Thursday, April 2, 2009

For World Autism Day: Autism in China

Today is the 2nd annual World Autism Day. I found an article that focuses on autism in China. As we know, autism is a worldwide phenomenon. Families with autism face similar difficulties no matter where they live. These difficulties include, a lack of adequate resources (especially in rural areas), a lack of opportunities for adults, acceptance, and a lack of support for parents.

Here is an excerpt of the article:

"For decades, autism went largely undiagnosed in China even as in the West awareness was growing of the condition. China only recognised autism as a disability in 2006.

"Autism is very unknown in China. If you ask people on the street, 90 percent of them have never heard of it," said Tian Huiping, the founder of China's pioneering school for autism, Stars and Rain, in the suburbs of Beijing.

My thoughts
: If you read to the end of the article you will find that the founder of the said pioneering school for autism is the mother of a son with autism. I find that interesting, because I'm finding it common that a mother of a child with autism will create a much needed resource in her community. See here for an example.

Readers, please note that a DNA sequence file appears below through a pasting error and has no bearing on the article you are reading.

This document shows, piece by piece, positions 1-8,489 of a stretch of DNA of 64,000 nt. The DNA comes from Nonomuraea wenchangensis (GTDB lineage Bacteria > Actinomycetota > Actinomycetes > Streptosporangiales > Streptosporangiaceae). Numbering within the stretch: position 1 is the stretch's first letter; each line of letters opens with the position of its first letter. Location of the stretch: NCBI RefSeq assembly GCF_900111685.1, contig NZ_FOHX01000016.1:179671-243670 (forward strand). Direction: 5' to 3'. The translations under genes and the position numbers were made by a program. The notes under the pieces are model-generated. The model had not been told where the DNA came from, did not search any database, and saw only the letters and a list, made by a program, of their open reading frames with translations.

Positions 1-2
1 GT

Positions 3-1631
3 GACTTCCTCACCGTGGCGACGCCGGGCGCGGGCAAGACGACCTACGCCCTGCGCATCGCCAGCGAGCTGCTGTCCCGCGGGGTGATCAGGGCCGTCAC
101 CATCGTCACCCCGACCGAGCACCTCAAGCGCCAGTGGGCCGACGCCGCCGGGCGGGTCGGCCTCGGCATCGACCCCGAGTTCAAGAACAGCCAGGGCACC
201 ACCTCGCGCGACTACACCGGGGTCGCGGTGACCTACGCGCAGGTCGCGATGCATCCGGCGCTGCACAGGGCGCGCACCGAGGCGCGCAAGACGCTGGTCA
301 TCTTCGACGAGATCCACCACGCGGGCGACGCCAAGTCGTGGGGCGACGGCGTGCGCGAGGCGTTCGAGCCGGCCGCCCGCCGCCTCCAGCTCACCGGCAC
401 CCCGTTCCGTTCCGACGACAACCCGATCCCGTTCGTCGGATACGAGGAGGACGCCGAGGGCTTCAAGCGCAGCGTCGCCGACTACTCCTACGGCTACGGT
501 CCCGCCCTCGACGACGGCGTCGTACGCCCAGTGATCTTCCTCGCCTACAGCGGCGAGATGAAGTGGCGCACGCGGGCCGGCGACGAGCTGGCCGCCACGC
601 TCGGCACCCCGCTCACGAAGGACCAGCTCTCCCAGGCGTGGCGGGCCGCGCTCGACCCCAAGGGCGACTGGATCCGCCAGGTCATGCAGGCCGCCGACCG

Also, I also was interested in China's cultural aspect of the younger generation caring for aging parents. In families with a child with autism this is not probable (especially with China's infamous one-child rule). Instead these parents face the world-wide problem of not being able to find good homes/opportunities for their adult children with autism and may have to care for their offspring as they become elderly.

P.S. Here is my World Autism Day post from last year.


Anonymous said...

It sounds like China is very much like the US was in the 1960's when my sister was growing up. She was misdiagnosed and did not receive proper diangosis until she was 37. Currently, at 51, she is part of an innovative program for adults called Beyond Academics, a program she loves. In case you are interested, I wrote a memoir about what it was like growing up with Becky before anyone understood about autism. The book is AT HOME IN THE LAND OF OZ: AUTISM, MY SISTER AND ME (Jessica Kingsley Publishers, 2007) You can read more about it at or on Amazon.
I think the families of autistic folks have been most influential in getting help and enlightening the public. I hope this is what my book can do, too.
I like your blog and wish you the very best.

Anonymous said...

Very interesting, I did not know that!

Anonymous said...

I'd never thought about how the one child rule would cause some problems with aging parents and also with no other child for parents to compare theirs with.

Interesting article!